(Author’s disclaimer: I have absolutely no authority in critiques of art, other than that of a feminist perspective I suppose. I have no artistic training whatsoever except for a couple of photography classes and a previous relationship with a photography student, which arguably taught me more about photography than the classes did.)
This also begs the question, do men get objectified too? Yes, they do, of course. However the objectification of men by women is not nearly as prevalent or even as damaging to the men as it is to the women. WASP (White Anglo-Saxon Protestant) Men still dominate society, from most businesses to the majority of representation in government. Of course that has changed a lot in the past few decades and will likely continue to do so. However, prevalence of dirty pictures of men will not likely keep them from advancing their professional careers. On the other hand, the ubiquity of images of half-naked (or wholly naked, even) women along with things such as the strip club industry, pornographic renderings of women in different ‘career’ roles like librarians or secretaries… all of these things have the effect of ensuring that quite often women are not taken seriously for their value in the professional setting. Women, especially attractive women, thus have to fight twice as hard as men do to establish themselves as serious professionals rather than floozies who are just itching to take their clothes off and reveal their sexy lingerie to the big powerful manly men.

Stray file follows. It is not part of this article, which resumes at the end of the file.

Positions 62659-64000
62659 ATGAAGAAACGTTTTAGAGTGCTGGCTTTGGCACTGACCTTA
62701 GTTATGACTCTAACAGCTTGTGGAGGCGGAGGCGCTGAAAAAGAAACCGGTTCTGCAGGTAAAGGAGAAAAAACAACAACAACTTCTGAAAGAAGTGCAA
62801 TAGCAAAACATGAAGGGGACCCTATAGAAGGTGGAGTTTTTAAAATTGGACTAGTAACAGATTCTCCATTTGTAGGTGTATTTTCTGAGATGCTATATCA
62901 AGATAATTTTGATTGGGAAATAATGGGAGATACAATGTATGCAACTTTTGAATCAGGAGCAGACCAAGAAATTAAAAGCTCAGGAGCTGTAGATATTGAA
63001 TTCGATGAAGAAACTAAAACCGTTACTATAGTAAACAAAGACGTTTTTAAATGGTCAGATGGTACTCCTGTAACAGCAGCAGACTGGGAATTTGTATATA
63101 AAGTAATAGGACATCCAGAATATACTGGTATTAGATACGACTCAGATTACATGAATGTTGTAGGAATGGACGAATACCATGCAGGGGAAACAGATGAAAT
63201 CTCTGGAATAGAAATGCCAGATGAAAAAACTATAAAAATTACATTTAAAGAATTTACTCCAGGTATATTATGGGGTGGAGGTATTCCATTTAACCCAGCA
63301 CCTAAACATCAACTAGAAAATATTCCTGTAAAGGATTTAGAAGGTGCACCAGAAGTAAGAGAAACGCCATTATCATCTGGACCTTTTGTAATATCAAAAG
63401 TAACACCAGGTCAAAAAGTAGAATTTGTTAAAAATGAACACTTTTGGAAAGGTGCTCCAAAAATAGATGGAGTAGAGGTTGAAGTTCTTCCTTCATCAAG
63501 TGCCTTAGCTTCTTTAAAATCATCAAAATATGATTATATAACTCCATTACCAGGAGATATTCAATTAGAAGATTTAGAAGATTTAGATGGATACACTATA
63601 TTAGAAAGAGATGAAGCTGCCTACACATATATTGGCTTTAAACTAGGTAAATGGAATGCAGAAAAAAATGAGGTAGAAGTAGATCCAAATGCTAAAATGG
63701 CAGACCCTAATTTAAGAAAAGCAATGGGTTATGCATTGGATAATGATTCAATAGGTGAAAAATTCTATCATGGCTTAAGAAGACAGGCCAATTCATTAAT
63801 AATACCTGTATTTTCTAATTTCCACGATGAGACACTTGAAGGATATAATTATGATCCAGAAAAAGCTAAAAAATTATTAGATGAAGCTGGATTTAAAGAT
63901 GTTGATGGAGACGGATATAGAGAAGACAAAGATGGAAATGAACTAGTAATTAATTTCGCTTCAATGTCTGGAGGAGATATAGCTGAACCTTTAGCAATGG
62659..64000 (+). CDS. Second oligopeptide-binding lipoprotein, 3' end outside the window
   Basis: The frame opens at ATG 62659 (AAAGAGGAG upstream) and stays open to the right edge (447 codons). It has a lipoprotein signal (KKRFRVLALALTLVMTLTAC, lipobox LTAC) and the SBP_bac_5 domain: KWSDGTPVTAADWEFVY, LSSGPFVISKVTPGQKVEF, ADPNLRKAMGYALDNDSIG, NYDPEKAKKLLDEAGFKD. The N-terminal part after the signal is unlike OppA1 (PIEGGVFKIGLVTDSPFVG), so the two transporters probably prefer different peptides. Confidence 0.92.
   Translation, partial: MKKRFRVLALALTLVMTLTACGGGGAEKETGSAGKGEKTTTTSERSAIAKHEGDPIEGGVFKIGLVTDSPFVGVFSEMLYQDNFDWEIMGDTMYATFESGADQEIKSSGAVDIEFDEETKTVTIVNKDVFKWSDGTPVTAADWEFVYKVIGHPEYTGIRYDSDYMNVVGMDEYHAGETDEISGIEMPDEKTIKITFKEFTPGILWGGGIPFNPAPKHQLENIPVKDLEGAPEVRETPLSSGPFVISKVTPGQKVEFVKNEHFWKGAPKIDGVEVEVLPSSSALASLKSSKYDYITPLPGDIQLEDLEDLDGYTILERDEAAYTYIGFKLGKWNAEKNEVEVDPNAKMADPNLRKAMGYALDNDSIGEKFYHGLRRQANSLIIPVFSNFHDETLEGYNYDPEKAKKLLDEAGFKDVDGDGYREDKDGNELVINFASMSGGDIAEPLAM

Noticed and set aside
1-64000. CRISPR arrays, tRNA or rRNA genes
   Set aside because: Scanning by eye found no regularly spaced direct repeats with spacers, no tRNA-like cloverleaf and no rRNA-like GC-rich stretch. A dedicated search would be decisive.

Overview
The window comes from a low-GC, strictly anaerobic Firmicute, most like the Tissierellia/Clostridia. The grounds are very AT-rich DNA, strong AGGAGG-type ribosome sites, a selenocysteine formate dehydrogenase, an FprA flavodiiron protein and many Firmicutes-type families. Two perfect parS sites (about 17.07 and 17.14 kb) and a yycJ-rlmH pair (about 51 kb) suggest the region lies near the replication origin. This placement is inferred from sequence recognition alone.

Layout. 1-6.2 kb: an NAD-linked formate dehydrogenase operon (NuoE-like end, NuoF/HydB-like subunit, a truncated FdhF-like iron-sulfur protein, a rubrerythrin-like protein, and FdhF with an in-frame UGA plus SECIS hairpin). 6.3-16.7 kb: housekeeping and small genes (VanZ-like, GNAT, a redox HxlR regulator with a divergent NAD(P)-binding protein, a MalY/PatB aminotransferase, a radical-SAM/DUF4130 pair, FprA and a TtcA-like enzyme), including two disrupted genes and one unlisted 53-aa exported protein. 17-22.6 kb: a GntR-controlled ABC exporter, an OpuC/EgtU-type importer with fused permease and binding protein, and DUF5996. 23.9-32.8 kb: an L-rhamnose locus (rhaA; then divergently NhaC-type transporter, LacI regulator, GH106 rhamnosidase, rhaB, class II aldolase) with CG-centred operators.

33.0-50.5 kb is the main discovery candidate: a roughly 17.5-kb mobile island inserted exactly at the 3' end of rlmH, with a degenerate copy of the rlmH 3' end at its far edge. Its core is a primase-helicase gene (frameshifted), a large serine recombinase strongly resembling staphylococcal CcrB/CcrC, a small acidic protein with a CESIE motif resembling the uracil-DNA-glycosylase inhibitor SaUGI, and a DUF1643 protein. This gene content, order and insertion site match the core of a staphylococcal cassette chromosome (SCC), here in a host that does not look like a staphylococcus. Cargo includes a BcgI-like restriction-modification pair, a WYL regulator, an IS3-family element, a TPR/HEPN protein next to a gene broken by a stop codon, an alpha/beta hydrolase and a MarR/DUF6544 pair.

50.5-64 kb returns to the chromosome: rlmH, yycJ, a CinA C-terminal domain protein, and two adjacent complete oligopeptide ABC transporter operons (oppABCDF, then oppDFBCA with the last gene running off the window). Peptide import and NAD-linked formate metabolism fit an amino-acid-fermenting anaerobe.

Conclusion: It is up to photographers, editors, graphic designers to become aware of how they portray their images and the effect they have on society.
*Okay this is a complete lie. There is a photo. However I can’t exactly post it without pissing off the photographer and I don’t even have a digital copy of it anyway. But, there are many similar examples of similar photos out there and I’m sure you can use your imagination.